* General Pepper sending Fox to Dinosaur Planet without ''any'' weapons in ''VideoGame/StarFoxAdventures''. What the hell. "You're supposed to be saving the planet, not blowing it up". So apparently using blasters would make the planet explode...and yet Krystal's staff fires energy bolts as its ''very first upgrade'', and nothing bad happens. I can understand not letting Fox use the Landmaster or a rocket launcher because it would've been over-excessive, but are you seriously telling me that he couldn't have let Fox bring along a pistol or some other sidearm in case things went south? Heck, he could've at least brought a baton or knife with him! It's a jungle planet populated by ''dinosaurs'', for crying out loud!\\\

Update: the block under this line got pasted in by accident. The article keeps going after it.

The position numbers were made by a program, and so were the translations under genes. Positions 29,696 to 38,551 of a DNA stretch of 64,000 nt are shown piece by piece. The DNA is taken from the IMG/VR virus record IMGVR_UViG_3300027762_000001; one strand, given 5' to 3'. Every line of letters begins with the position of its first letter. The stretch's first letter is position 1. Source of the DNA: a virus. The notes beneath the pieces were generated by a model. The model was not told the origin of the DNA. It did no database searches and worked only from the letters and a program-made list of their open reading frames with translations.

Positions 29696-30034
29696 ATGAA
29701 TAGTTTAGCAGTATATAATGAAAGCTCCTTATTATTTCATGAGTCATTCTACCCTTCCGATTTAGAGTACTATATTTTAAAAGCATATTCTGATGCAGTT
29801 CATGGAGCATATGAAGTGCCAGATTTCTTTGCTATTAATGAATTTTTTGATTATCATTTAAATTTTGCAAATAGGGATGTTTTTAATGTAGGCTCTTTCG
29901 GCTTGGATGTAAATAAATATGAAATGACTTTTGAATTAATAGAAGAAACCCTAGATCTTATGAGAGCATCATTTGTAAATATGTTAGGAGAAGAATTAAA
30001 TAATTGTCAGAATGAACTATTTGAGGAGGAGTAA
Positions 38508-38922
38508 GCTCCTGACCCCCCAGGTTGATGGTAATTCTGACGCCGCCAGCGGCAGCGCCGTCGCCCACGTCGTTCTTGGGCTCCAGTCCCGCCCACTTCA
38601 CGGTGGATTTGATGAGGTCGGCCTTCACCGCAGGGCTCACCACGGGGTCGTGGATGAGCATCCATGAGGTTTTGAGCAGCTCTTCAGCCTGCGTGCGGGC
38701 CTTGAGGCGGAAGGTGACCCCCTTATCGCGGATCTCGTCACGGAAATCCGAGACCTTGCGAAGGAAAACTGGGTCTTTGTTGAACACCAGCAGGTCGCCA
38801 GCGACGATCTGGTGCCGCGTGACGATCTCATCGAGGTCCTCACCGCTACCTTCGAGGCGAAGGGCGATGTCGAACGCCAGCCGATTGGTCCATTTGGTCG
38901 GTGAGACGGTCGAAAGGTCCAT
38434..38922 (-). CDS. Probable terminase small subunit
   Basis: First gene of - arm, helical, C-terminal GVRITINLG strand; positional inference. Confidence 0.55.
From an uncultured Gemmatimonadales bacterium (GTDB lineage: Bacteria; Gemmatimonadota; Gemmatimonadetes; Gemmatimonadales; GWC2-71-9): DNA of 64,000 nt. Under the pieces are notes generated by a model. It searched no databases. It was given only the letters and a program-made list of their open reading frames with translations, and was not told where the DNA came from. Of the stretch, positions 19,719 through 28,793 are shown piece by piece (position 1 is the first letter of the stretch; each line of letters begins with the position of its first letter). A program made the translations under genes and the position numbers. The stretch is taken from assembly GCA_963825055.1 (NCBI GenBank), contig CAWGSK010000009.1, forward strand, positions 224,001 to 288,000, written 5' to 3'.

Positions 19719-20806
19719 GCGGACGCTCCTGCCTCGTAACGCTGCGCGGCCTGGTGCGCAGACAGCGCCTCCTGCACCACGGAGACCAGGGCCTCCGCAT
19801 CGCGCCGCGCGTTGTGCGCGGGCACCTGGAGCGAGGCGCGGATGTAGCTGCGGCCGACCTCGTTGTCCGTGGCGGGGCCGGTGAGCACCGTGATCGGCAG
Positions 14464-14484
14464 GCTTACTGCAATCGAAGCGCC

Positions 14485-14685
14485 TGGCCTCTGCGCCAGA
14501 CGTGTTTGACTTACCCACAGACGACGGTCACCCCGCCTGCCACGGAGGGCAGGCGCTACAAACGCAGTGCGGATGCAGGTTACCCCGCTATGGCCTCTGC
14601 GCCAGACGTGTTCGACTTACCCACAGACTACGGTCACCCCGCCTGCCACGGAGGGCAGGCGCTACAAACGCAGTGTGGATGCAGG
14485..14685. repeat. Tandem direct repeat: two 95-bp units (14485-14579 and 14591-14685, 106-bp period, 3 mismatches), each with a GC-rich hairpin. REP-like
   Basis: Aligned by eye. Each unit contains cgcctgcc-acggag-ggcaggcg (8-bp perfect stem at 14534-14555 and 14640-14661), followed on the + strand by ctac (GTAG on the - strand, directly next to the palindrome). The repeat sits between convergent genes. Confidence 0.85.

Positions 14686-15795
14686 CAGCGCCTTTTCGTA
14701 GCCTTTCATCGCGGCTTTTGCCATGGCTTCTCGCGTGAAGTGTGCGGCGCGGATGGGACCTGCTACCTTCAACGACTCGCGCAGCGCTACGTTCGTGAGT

Even if Pepper didn't let Fox bring weapons because he meant for it to be a peaceful mission, why couldn't Fox have just gone back up to the Great Fox and came back down with a blaster when it turned out that he'd have to fight a lot of baddies, especially when he's given the option to fly back into orbit the moment he touches down on the surface? Besides, why send a bunch of mercs for a "peaceful" mission, anyway? Does the Lylat System not have its own Peace Corps., and needs to have mercenary groups like Star Fox do this stuff? If the situation looked too complicated/dangerous for a civilian group to be sent there, maybe Star Fox ''should've'' been sent there with weapons in the first place!
** Maybe Pepper abides by a use of force continuum of some description. The enemy -- the actual enemy, not including territorial wildlife -- is mainly armed with clubs and axes, so even a blaster might be considered overkill.